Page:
7 Potent Acupressure Points For Upper Back Pain

Nowadays, we’re beginning to discover that much of our back pain isn’t due to trauma or injury but rather due to our poor habits. Bad posture has become ridden in our society as we become more dependent on technology. Most of us aren’t aware of the havoc we wreak on our backs just by staring at our screens all day. Upper back and neck pain are becoming more common complaints that modern medicine doesn’t have a straightforward solution for. What people don’t know is that a more natural form of pain management for upper back pain has been available to us for thousands of years. Many people are now discovering that acupuncture and acupressure from traditional Chinese medicine (TCM) is the way to go for treatment. In this article, we’ll go over what these treatments are, how you can obtain them, and the acupressure points for upper back pain you need to target for relief.  

What Is Acupuncture? 

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Acupuncture is the TCM practice of inserting needles into areas around the body called “acupoints”. Acupoints lie along meridians, which are energy channels that flow throughout the body. When you feel sick or are suffering from pain, it is believed that the energy in your body is blocked up. Acupuncture helps you feel better by stimulating the blockages with the needles and letting the energy flow freely throughout your body again. 

Acupuncture treatments are performed by licensed professional acupuncturists. While Western physicians highly recommend acupuncture as a complement to treatments, going to an acupuncturist is nothing like your average doctor’s visit. You’ll find that they’ll want to learn about you not just on a symptom level but also as a whole person. As you tell them your story, they look for patterns and how they have affected your entire body. From there, they’ll determine a treatment plan for you that includes the frequency and length of sessions as well as the acupressure points for upper back pain they’ll treat.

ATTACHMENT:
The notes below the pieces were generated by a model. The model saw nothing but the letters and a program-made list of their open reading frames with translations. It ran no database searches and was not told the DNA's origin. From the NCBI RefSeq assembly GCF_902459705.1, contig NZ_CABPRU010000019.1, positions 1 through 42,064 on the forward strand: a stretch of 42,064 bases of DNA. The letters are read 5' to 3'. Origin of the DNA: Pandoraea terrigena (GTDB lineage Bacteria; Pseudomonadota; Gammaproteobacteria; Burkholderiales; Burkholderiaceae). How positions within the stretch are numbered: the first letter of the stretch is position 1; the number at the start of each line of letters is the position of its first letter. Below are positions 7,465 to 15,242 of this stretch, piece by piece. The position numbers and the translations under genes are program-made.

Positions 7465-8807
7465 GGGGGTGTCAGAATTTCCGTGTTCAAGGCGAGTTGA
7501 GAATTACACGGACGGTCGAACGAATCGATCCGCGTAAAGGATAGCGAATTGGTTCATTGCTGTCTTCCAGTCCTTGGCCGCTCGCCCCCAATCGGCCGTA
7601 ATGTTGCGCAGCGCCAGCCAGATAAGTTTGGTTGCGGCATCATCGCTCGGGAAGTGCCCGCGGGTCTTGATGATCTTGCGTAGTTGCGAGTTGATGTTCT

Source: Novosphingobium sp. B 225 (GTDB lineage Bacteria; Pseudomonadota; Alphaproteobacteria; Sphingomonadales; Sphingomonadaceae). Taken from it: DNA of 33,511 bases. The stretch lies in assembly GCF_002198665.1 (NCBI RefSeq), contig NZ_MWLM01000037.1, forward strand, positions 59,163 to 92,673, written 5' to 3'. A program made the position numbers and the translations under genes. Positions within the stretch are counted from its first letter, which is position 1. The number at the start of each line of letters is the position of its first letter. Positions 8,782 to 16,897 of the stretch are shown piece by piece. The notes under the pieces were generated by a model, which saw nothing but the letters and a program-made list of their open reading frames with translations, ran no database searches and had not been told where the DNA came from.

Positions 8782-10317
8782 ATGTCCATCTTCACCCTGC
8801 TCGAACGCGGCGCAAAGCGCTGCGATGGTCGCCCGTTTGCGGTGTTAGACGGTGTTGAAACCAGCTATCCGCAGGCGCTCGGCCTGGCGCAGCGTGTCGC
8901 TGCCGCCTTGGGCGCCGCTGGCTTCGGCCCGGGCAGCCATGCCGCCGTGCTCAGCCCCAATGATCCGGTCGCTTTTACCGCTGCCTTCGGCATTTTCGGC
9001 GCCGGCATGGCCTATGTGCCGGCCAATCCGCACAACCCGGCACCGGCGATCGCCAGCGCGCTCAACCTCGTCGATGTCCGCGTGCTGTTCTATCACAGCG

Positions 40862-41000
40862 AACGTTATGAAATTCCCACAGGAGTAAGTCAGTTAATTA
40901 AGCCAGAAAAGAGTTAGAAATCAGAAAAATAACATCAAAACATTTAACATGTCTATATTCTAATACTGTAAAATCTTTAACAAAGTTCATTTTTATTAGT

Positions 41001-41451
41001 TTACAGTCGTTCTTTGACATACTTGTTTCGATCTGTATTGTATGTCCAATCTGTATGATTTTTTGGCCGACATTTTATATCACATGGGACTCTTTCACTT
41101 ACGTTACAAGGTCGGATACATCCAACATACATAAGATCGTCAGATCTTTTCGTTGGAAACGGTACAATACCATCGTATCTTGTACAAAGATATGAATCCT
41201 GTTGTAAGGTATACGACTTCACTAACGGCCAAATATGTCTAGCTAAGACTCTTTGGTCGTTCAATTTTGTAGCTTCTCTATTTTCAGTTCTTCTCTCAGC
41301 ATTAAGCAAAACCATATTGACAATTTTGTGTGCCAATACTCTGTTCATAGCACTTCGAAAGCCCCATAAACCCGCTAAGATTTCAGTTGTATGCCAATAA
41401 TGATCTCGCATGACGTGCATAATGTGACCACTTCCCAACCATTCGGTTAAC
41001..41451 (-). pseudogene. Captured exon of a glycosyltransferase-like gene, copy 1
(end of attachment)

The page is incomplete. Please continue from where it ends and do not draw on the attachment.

You should be aware that while acupuncture is very safe if you’re treated by a professional, things can turn south if you’re in the hands of anybody else. Make sure to do your research. However, it’s common for patients to experience bruising, minor bleeding, and soreness after an acupuncture session. 

Does Acupuncture Work For Upper Back Pain?

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When an acupuncturist is looking to treat upper back pain, there are certain patterns that are most common, such as trauma, emotional management (i.e. anger and stress) issues, and cold environments. However, it doesn’t necessarily mean that any of these patterns are responsible for upper back pain, even if there is a correlation. Once a diagnosis has been determined, they’ll treat the acupressure points for upper back pain. These are usually located around the upper back, head, shoulders, and neck.